Deutsche Bank has licensed certificate authority software from Baltimore Technologies PLC.
The German bank said it will use Baltimore's Unicert software for issuing and managing authentication credentials on its internal network.
"The goal is to eliminate the use of simple passwords as an authentication mechanism," said a spokesman for Deutsche Bank in Frankfurt.
"Unicert will be used to generate digital certificates, with which systems can positively identify users," he said.
"Managed correctly, certificate-based authentication will increase internal system security substantially."
Deutsche, now the world's largest banking group, is expected to use a range of Baltimore security products for global security under a public key infrastructure, or PKI, said Patrick Holohan, executive vice president of marketing at Baltimore, which has main offices in London, Dublin, Boston, and Sydney.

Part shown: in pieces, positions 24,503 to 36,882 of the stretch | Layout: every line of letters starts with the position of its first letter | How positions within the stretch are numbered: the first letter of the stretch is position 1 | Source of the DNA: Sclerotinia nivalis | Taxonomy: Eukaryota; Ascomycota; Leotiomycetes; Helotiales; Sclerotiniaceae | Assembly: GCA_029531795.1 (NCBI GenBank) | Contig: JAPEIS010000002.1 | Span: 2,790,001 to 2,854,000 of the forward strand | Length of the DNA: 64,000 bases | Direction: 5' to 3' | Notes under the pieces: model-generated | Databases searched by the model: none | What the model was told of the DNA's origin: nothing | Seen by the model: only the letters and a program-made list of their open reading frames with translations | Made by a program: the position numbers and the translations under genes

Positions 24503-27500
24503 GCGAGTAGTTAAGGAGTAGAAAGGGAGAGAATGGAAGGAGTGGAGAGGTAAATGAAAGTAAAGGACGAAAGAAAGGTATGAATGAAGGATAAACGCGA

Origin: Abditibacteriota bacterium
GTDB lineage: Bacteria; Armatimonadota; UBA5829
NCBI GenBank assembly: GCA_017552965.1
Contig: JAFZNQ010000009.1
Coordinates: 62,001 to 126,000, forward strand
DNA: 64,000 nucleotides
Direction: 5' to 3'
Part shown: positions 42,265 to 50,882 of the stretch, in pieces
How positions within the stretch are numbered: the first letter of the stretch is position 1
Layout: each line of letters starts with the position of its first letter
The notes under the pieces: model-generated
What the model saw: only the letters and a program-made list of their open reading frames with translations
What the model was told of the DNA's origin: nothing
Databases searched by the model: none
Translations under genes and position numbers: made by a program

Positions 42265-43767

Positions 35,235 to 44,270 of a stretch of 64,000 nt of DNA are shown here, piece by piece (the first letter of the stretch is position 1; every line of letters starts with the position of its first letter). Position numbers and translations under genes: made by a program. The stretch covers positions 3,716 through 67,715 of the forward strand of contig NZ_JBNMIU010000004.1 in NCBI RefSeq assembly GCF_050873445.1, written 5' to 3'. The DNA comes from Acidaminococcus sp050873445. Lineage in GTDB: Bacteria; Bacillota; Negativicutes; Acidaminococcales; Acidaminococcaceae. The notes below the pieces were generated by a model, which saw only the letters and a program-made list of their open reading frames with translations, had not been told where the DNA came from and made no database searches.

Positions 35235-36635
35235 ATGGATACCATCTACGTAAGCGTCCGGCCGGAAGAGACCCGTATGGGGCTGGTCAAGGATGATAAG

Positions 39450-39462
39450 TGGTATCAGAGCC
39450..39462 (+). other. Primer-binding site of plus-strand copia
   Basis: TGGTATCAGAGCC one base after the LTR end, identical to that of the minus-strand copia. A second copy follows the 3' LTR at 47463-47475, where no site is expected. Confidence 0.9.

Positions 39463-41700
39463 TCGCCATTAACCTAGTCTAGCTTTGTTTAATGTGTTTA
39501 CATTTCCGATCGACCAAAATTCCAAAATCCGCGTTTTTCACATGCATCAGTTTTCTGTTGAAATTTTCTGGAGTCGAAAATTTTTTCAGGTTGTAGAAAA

The contract will be worth "millions of dollars over time," Mr. Holohan said.
The name of Baltimore, a data security company that originated in Dublin, was adopted for the merged organization that followed its acquisition last year by Zergo Holdings of London.
The signing of Deutsche Bank continues a pattern of successes in Europe, which Baltimore is using as a base to challenge other leaders in PKI encryption services such as Entrust Technologies Inc. and Verisign Inc. of the United States.
Baltimore opened offices in Munich and Frankfurt last month. Deutsche Bank's recent acquisition of Bankers Trust Corp. of New York gives it a springboard into the United States, which Mr. Holohan called, "our No. 1 target now."
Baltimore signed a similar, larger deal with ABN Amro Bank of the Netherlands last year. "ABN is rolling out a banking retail system based on public key infrastructure and Baltimore technology," Mr. Holohan said.
Baltimore is among the bidders vying to provide the root key system for Identrus, the multinational digital certificate consortium owned by several major banks, including Deutsche Bank.